I recently decided to migrate my previously self-hosted blog from one 3rd party solution to Microsoft Azure. I’ve performed WordPress migrations before, but surprisingly, never to Azure. Since Microsoft Azure now also offers Docker and Containers support, a part of me wanted to play around with WordPress via Docker in Azure Cloud, but another part of me also wanted to just deploy a simple WebApp WordPress site. I quickly learned there are a few different ways one can deploy a WordPress (WP) site within Azure, and there are pros and cons to all of them. This post will review my findings and analyze the cost differences between the 3 primary methods.

I deployed 3 different WP instances in Microsoft Azure – WP via WebApp, WP via Bitnami Stack, and WP via Docker Container. Then, to test the performance of each instance, I setup 3 different tests with identical parameters. I ran each test twice and then calculated the mean of the two. The parameters are as follows:

  • Target load – 250
  • Duration – 5 minutes
  • Load generated from – West US

1. WordPress Deployment via WebApp

This option is perhaps the easiest and quickest option to deploy a WP site, but I didn’t find it to be the most reliable or most cost effective. Setting it up is easy, but it should be noted you should plan to pay $9.99 per month for a decent MySQL instance via Clear DB if you’re planning on using your blog for anything more than tinkering. There is a free option (Mercury Pricing Tier), but even according the Clear DB’s documentation, the performance is less than basic. I actually went with the Titan plan option for $3.50 p/ mo., but I still received continuous connection timeout string errors as I attempted to migrate my data (via WordPress XLM Import/Export tool). I even had trouble updating to WordPress 4.5 as the load just proved to be too much for the lesser cost DB option. I ran two performance tests on the Mercury Pricing Tier with the above specified parameters and concluded the average response times were low at 5.25 secs, but the average requests failed 72.5% of the time, with 43 requests per second.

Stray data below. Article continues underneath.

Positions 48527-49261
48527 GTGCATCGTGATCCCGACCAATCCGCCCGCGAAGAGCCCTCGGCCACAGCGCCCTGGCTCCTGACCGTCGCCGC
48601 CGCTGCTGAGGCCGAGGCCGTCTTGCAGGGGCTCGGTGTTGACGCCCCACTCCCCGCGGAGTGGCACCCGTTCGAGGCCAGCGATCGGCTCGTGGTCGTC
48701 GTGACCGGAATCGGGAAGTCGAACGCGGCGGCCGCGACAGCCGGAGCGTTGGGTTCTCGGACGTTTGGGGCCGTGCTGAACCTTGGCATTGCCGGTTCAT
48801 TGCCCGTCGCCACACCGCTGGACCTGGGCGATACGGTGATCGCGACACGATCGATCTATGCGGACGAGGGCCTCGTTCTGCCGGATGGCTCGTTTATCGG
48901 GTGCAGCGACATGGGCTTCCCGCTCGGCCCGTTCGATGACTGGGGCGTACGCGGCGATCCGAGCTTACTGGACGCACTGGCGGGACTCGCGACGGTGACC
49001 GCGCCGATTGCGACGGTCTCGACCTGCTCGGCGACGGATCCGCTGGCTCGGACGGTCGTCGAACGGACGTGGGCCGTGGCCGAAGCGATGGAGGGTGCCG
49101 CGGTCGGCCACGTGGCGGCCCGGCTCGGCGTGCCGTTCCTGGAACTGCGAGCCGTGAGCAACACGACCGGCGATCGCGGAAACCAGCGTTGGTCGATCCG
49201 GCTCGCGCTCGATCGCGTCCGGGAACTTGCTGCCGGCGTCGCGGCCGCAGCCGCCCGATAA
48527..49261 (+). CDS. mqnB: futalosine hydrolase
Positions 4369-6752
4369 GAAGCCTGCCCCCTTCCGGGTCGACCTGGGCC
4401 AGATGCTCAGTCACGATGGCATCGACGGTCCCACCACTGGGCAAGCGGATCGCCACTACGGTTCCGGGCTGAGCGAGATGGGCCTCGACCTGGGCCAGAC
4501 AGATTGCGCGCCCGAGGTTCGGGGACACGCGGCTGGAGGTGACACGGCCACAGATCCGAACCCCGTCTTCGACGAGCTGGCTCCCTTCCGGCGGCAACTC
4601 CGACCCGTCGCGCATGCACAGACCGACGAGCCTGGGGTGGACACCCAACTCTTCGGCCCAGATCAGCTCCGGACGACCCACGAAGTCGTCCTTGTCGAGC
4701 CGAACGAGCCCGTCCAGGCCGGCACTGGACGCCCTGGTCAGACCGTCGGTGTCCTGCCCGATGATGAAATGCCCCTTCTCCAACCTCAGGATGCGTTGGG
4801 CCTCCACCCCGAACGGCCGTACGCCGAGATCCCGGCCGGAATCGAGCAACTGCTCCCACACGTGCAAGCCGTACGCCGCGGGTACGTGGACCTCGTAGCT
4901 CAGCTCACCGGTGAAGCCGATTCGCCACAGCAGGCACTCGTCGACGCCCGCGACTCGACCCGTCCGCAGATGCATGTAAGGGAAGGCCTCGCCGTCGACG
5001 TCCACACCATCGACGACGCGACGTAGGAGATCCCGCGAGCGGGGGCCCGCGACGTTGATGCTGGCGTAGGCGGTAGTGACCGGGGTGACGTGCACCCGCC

Resource Costs Breakdown

ServiceCost
ClearDB – Venus Pricing Tier$9.99 (pay-as-you-go)
App Service Plan – S1 Standard$44.64/month (estimated)
Additional Options – Public IP, Storage Account, etc. N/A
Total$54.63
2. WordPress via Bitnami Stack

This option takes a little bit more resources initially to setup, but I felt it was easier to manage after the fact. I found it to be considerably more reliable than the WebApp and doesn’t use ClearDB, therefore you save on the monthly cost for a separate DB service. This option uses a Linux virtual machine, which has a LAMP stack and WordPress already installed. Much like option 1, I ran two performance tests with the above specified parameters and concluded the average response times were around 10.33 secs, but the average requests failed less than 0.11% of the time, with 21.41 requests per second.

Resource Costs Breakdown

ServiceCost
DB Plan$0.00
VM Size Plan – A0 Basic$14.88/month (744 hours estimated); $0.020 p/h
Additional Options – Public IP, LRS Storage Account, etc. Estimated < $5.00
Total$19.88 (estimated)
3. WordPress via Docker Container

This option is still a relatively new concept, but I wanted to see a cost and performance breakdown anyway. This too was far more reliable than the WebApp and also doesn’t use ClearDB. From a security standpoint, using a Docker container is nice simply because if hackers gain root access via a web app with a vulnerability, they only have access to the single Docker container and not your entire host system. This option also uses a Linux virtual machine and performed much like option 2. After running two performance tests, the average response time was 10.29 seconds, the average requests failed 2.40% of the time, and there were an average of 35.53 requests per second.

Resource Costs Breakdown

ServiceCost
DB Plan$0.00
VM Size Plan – A0 Basic$14.88/month (744 hours estimated); $0.020 p/h
Additional Options – Public IP, LRS Storage Account, etc. Estimated < $5.00
Total$19.88
After comparing the cost, performance, and reliability of the 3 options, I went with option 2, WordPress via Bitnami LAMP stack for the time being. I’ll write an updated post in about a month to report on overall monthly performance and incurred costs.